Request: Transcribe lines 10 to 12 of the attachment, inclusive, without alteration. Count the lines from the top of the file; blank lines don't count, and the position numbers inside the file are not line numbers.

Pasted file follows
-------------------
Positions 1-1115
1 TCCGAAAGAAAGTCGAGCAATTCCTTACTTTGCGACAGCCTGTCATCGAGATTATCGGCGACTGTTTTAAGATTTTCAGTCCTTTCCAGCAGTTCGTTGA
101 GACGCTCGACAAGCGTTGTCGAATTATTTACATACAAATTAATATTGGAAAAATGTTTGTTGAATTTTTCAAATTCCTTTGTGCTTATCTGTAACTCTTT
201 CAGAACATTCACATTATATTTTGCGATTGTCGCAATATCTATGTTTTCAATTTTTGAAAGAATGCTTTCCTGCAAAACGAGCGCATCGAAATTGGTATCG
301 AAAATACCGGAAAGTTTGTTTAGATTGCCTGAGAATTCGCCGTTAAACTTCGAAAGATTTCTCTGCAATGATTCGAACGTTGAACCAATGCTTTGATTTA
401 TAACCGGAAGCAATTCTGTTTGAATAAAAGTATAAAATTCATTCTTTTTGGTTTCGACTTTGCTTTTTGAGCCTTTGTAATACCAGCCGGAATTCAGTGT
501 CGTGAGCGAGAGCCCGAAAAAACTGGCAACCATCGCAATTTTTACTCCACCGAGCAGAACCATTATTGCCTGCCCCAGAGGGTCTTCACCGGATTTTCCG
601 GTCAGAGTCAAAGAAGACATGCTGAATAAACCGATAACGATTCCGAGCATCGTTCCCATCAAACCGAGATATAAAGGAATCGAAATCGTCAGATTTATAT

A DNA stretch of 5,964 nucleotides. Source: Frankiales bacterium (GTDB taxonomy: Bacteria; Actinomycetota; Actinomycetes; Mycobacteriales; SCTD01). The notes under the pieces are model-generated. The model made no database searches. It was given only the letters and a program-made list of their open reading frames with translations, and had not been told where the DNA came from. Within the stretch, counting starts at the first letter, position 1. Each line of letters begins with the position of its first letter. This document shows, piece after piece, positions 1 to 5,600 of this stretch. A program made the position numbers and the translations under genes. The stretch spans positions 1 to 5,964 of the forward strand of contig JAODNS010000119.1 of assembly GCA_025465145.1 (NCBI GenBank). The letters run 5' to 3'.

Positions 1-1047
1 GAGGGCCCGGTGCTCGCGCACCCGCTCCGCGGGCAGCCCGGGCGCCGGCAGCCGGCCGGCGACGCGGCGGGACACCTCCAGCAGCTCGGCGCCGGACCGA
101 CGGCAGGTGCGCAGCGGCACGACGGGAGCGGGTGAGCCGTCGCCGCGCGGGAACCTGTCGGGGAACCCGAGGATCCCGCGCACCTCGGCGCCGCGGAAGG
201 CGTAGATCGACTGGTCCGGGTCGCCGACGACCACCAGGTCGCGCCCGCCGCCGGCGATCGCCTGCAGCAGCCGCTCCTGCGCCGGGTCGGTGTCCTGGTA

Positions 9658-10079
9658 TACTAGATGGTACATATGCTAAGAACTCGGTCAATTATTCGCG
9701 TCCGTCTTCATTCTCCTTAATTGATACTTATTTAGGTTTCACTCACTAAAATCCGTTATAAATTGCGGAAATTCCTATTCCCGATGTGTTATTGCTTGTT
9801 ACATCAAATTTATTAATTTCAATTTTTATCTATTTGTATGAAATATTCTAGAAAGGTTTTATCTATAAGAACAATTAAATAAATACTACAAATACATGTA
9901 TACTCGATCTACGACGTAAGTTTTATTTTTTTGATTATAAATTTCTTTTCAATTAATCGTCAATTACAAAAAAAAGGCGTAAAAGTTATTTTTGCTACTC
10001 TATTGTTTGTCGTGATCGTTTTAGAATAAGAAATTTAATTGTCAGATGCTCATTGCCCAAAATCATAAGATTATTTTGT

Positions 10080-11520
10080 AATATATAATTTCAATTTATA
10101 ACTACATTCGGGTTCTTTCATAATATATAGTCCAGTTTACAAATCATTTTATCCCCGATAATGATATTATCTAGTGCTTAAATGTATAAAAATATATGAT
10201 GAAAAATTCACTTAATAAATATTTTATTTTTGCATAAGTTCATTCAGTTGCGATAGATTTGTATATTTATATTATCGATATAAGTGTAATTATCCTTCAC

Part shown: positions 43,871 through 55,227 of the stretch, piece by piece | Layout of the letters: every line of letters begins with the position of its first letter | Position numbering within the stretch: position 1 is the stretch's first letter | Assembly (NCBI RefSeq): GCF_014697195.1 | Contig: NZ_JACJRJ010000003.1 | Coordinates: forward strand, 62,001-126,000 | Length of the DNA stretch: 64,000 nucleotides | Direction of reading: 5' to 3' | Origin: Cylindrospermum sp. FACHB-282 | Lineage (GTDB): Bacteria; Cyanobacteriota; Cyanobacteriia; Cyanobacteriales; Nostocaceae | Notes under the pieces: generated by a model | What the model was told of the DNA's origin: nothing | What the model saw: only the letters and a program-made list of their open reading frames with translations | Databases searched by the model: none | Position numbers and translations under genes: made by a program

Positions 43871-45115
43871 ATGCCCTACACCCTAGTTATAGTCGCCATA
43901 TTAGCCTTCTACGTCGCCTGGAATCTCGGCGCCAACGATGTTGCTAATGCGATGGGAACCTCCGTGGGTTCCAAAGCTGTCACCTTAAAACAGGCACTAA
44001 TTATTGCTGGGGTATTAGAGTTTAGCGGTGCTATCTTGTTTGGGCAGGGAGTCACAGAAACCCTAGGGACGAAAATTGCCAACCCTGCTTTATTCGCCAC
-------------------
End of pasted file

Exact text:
Positions 1-1047
1 GAGGGCCCGGTGCTCGCGCACCCGCTCCGCGGGCAGCCCGGGCGCCGGCAGCCGGCCGGCGACGCGGCGGGACACCTCCAGCAGCTCGGCGCCGGACCGA
101 CGGCAGGTGCGCAGCGGCACGACGGGAGCGGGTGAGCCGTCGCCGCGCGGGAACCTGTCGGGGAACCCGAGGATCCCGCGCACCTCGGCGCCGCGGAAGG